“For most of the world, the Armenian Genocide is the slaughter you know next to nothing about. But every year on April 24, Genocide Remembrance Day, we Armenians remember the injustice of a crime that is rarely acknowledged and often flatly denied. It was April 24, 1915, when the Armenian intellectuals, professionals, editors and religious leaders in Constantinople were rounded up by the Ottoman authorities — and almost all of them executed. During World War I, the Ottoman Empire killed three of every four of its Armenian citizens. The majority of Armenians alive today are descendants of the few survivors.”
Rhode Island is acknowledging and commemorating the genocide committed by the Ottoman Empire against the Armenia people 100 years ago. The State House Dome is currently illuminated in red, blue, and orange in commemoration of the Centennial of the Armenian Genocide–it will remain lit in these colors until April 24. Many events are happening throughout the state, including one at Rhode Island College, which will host some musical performances on Wednesday.
2.5 million Armenians lived in the Ottoman Empire–1.5 million were killed. Not just killed, but horrifically slaughtered–beheaded, crucified, burned alive in their churches, loaded like cattle onto freight trains and sent to concentration camps, raped, assaulted, sold as slaves, herded into the DerAzor desert and left to die.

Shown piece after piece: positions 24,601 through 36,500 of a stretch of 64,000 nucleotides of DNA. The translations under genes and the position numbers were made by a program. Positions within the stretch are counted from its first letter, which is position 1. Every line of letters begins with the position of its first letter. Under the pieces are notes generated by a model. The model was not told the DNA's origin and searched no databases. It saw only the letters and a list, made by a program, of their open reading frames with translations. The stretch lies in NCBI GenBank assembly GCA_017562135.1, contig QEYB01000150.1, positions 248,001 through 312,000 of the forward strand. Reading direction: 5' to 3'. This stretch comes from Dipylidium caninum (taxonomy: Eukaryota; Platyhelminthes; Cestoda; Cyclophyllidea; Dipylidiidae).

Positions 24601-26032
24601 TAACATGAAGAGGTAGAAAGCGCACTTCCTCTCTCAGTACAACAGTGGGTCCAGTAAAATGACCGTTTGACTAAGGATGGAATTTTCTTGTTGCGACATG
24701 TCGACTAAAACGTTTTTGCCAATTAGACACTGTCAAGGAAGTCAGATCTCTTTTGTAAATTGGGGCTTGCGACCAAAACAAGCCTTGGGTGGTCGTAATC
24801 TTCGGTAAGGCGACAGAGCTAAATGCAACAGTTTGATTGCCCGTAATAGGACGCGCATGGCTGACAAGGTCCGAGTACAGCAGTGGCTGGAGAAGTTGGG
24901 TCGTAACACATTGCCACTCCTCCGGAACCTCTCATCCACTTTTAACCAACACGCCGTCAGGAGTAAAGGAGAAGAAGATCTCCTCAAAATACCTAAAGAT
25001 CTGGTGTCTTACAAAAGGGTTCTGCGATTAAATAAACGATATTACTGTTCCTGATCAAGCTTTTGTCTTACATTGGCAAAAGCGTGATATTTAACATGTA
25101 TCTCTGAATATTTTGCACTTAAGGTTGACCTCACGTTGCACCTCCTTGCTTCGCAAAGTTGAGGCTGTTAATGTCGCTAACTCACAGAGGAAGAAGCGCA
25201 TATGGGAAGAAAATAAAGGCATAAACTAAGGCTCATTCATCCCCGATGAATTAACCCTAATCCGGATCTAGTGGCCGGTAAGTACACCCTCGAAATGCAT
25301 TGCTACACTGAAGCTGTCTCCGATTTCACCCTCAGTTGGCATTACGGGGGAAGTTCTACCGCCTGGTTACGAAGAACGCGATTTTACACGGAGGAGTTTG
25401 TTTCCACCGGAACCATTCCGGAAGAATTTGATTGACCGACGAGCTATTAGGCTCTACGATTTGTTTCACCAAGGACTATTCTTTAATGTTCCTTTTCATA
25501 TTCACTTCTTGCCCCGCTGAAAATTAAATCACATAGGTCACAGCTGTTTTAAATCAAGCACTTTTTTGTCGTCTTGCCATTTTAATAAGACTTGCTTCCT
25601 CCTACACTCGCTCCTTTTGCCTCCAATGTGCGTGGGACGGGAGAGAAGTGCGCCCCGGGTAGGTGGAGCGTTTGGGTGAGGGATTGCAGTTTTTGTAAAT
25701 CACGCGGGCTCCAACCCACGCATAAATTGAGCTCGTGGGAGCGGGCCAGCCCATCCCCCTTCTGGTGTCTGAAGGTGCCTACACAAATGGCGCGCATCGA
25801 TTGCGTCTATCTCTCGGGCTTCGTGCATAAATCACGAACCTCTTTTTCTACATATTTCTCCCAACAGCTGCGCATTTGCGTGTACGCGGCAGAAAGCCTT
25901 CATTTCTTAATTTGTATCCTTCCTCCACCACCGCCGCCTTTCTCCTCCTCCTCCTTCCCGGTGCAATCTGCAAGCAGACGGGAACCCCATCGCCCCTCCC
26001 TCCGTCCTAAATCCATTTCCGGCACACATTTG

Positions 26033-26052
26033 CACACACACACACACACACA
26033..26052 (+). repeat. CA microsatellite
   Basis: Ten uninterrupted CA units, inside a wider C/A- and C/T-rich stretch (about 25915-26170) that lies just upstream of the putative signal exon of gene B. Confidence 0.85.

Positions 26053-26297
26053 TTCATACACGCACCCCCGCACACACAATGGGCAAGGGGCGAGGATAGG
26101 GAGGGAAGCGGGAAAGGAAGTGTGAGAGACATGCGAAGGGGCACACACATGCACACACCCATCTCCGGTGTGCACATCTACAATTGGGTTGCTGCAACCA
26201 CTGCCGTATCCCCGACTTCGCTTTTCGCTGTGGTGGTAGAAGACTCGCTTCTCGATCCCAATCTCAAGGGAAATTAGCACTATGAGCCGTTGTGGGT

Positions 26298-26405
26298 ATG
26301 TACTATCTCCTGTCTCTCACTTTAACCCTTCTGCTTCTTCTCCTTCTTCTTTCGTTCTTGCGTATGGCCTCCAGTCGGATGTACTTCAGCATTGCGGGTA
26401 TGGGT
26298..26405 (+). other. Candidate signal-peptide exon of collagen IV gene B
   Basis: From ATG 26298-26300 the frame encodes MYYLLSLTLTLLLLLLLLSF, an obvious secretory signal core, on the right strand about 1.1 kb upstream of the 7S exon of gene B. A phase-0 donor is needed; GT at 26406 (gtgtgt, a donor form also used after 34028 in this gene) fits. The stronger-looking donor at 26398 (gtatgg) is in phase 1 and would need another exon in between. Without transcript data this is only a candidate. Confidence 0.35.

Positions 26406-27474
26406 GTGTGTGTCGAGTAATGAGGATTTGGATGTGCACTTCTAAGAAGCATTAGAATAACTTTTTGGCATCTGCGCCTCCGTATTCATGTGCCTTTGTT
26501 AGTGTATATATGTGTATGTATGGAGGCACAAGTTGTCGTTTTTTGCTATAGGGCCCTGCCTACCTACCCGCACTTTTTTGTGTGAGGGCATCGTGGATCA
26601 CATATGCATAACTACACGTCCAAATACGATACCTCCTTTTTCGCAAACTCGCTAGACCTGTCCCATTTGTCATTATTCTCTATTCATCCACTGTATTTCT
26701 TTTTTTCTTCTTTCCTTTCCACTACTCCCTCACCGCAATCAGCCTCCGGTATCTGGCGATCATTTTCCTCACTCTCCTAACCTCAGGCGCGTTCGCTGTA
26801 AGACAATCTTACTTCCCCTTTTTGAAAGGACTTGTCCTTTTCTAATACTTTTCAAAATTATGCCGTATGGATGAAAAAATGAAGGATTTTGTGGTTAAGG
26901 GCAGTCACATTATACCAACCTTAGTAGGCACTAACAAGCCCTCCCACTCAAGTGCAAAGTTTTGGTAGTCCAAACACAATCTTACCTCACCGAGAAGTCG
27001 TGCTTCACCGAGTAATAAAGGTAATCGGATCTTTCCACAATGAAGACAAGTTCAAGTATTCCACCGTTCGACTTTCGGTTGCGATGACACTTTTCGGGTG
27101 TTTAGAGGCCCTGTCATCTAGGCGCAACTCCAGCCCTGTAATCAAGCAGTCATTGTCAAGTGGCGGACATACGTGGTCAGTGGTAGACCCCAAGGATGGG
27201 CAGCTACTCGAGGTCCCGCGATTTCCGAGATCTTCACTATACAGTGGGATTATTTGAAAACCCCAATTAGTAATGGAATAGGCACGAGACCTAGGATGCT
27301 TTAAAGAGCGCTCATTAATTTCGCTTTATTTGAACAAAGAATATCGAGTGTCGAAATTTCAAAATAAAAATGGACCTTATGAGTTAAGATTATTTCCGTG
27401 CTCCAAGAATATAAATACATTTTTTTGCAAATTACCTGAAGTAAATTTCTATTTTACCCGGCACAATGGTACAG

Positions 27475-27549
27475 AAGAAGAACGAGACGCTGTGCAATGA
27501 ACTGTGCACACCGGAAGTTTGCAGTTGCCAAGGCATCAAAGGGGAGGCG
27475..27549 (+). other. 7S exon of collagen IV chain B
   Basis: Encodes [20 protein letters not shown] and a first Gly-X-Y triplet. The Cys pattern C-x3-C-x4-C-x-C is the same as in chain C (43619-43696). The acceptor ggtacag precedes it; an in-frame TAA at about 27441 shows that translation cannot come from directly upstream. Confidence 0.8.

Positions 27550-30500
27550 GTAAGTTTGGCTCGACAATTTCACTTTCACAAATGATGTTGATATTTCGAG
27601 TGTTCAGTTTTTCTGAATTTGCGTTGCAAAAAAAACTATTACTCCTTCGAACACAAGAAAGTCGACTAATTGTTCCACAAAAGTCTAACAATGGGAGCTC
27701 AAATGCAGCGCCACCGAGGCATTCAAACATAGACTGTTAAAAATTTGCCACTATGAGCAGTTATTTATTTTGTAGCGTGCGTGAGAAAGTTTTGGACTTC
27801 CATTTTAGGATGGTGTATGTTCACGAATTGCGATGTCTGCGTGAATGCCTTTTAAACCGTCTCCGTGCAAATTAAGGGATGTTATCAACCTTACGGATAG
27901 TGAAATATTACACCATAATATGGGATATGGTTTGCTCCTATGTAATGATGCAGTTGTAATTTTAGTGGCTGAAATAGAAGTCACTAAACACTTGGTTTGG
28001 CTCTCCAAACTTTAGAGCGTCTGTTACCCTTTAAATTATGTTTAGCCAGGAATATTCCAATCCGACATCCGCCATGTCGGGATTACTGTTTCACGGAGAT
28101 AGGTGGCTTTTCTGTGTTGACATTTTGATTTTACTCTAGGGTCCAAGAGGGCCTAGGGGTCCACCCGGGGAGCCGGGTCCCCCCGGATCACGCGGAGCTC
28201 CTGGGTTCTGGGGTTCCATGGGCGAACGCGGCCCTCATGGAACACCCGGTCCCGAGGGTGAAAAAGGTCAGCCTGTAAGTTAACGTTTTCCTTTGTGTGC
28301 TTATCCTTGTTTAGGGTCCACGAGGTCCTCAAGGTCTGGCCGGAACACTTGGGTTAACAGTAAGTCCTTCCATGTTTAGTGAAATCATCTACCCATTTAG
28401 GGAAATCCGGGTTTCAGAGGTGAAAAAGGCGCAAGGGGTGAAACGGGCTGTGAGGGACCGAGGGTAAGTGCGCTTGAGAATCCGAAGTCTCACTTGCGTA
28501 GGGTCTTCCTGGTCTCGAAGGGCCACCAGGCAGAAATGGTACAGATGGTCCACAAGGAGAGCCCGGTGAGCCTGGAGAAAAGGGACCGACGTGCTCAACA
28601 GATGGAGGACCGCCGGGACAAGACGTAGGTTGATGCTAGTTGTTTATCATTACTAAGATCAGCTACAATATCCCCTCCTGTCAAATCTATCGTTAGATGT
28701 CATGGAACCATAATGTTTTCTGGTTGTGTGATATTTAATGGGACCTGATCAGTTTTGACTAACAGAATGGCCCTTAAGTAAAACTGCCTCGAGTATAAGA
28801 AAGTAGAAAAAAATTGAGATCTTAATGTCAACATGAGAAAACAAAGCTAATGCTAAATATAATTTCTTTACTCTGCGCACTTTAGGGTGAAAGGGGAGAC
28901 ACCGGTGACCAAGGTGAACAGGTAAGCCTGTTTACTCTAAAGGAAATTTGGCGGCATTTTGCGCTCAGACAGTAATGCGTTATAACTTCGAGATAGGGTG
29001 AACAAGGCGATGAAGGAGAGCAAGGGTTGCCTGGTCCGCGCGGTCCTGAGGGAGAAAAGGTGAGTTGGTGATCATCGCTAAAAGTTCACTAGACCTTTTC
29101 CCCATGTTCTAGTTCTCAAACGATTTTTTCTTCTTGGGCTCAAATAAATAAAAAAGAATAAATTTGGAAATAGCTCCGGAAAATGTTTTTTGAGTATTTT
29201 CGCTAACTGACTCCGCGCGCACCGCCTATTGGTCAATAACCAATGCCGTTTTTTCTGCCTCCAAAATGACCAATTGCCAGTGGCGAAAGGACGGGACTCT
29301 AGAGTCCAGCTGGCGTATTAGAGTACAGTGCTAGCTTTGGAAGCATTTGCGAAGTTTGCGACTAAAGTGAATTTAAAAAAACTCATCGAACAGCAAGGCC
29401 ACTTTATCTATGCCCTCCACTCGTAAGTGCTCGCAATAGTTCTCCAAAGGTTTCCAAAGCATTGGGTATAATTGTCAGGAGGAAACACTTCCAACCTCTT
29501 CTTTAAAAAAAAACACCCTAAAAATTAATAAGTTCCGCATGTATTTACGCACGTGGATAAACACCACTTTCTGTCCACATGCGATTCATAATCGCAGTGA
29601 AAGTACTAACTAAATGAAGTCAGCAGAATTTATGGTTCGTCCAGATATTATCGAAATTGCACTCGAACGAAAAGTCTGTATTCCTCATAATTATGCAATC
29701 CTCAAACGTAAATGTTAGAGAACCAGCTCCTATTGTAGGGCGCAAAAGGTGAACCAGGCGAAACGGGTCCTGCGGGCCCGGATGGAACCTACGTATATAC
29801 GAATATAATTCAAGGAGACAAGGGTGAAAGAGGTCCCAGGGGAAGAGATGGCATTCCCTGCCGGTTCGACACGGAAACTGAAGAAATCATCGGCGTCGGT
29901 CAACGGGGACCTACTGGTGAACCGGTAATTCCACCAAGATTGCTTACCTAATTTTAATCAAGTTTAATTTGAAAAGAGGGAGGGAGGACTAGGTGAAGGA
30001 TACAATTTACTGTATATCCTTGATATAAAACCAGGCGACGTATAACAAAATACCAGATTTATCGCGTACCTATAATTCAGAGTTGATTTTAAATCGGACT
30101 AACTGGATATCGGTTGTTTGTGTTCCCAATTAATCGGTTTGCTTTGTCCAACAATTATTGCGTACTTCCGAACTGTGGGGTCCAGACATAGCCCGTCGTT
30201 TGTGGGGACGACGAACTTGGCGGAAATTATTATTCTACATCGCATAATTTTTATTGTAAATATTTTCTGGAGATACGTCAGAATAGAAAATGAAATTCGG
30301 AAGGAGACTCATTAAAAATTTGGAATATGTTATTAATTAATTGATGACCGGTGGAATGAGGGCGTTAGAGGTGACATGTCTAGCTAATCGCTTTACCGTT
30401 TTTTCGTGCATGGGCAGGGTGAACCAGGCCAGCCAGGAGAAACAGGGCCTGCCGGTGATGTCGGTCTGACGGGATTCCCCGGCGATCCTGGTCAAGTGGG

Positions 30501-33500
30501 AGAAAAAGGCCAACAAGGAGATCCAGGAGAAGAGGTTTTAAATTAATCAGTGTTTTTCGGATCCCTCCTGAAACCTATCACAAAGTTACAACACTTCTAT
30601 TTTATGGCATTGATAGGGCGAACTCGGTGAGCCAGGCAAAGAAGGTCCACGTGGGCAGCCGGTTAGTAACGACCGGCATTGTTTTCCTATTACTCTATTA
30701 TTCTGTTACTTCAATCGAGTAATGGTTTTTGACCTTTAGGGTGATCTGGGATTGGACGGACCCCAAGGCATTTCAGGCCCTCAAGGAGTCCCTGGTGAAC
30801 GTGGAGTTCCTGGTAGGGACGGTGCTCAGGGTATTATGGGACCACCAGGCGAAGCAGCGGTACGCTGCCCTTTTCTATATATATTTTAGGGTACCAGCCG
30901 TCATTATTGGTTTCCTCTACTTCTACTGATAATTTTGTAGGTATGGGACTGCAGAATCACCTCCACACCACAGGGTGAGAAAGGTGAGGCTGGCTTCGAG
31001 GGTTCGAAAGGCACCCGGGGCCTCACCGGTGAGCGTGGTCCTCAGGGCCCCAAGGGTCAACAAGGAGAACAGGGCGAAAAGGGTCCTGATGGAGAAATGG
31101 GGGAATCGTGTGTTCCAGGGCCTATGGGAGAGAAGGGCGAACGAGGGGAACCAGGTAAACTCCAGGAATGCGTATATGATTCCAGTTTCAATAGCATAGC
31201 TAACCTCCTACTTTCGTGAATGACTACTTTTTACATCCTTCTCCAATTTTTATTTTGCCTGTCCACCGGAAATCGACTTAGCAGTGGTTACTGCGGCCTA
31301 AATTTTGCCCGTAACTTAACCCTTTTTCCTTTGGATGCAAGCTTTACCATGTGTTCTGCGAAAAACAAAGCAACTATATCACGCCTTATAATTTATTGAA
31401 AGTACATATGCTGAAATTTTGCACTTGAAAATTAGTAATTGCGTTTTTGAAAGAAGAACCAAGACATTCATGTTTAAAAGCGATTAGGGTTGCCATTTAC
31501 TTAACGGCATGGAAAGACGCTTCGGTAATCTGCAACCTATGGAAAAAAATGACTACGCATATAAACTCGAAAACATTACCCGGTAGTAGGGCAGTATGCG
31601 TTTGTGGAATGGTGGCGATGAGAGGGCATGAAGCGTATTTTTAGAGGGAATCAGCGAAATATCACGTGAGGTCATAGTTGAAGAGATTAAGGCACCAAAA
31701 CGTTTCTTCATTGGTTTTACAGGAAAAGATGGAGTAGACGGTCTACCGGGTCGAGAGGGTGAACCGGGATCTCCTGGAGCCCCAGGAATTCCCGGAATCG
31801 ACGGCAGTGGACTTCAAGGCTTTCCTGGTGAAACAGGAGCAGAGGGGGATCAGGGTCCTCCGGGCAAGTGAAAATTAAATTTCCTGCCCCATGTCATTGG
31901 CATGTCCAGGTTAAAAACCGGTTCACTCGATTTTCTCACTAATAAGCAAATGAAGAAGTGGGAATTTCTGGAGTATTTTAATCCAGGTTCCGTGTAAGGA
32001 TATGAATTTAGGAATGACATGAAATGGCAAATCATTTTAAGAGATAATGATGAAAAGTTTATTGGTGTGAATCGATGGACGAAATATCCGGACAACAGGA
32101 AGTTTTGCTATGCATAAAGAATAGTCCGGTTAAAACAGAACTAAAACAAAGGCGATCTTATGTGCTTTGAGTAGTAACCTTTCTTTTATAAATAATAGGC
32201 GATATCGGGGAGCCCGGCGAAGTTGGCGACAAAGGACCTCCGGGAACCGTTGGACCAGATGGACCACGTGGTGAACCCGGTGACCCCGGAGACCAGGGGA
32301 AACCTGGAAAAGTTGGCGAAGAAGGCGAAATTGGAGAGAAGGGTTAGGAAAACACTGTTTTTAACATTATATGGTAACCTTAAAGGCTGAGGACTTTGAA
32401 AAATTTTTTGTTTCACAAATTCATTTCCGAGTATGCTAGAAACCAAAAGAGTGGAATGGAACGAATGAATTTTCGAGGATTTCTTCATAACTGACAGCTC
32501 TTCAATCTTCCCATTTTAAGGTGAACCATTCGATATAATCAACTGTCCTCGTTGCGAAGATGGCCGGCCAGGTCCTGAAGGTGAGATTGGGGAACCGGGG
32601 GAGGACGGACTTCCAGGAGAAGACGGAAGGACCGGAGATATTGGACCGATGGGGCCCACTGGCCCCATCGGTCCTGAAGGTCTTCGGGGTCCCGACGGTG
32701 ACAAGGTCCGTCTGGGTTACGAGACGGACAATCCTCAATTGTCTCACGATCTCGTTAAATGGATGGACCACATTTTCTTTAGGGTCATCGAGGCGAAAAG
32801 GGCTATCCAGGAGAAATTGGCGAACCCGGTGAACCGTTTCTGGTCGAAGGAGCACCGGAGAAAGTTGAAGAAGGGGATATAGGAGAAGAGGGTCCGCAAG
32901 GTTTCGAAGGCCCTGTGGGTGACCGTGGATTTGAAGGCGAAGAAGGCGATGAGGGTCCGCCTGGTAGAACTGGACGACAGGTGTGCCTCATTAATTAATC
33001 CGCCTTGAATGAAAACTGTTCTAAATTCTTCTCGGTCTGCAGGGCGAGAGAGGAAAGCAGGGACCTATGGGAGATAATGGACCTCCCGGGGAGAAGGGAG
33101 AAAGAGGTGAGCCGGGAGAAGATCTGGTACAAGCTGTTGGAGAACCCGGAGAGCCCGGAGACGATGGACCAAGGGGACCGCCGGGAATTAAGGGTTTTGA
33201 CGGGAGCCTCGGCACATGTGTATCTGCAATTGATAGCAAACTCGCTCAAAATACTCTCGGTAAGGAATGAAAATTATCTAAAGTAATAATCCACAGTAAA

The United Nations recognizes the massacres and the systematic destruction of two-thirds of the Armenian population as the first genocide of the 20th century, and has stated that the mishandling of its aftermath set the stage for future genocides, from the Holocaust to Rwanda and Sudan and everything in between. Hitler studied what happened and borrowed many of the Ottoman Empire’s techniques to use against the Jews.
And even though some countries in the world recognize and agree with the UN assessment of the fact, Turkey denies it, and the US still stands silent and refuses to officially state that what happened was genocide…because to do so would offend Turkey, and Turkey is a US political ally. Many are calling on Israel, a country founded in large part because of a genocide, to acknowledge the first genocide of the 20th century.
Learn about genocide and teach genocide–what causes it, what perpetuates it, what the cost of denial can be. Don’t remain silent. Be a peaceful person in your own life, and in all your relations with others–and speak up about any wrong or injustice.
*Most of this post is courtesy of Janet Rith-Najarian, professional geographer and member of the Minnesota Alliance for Geographic Education.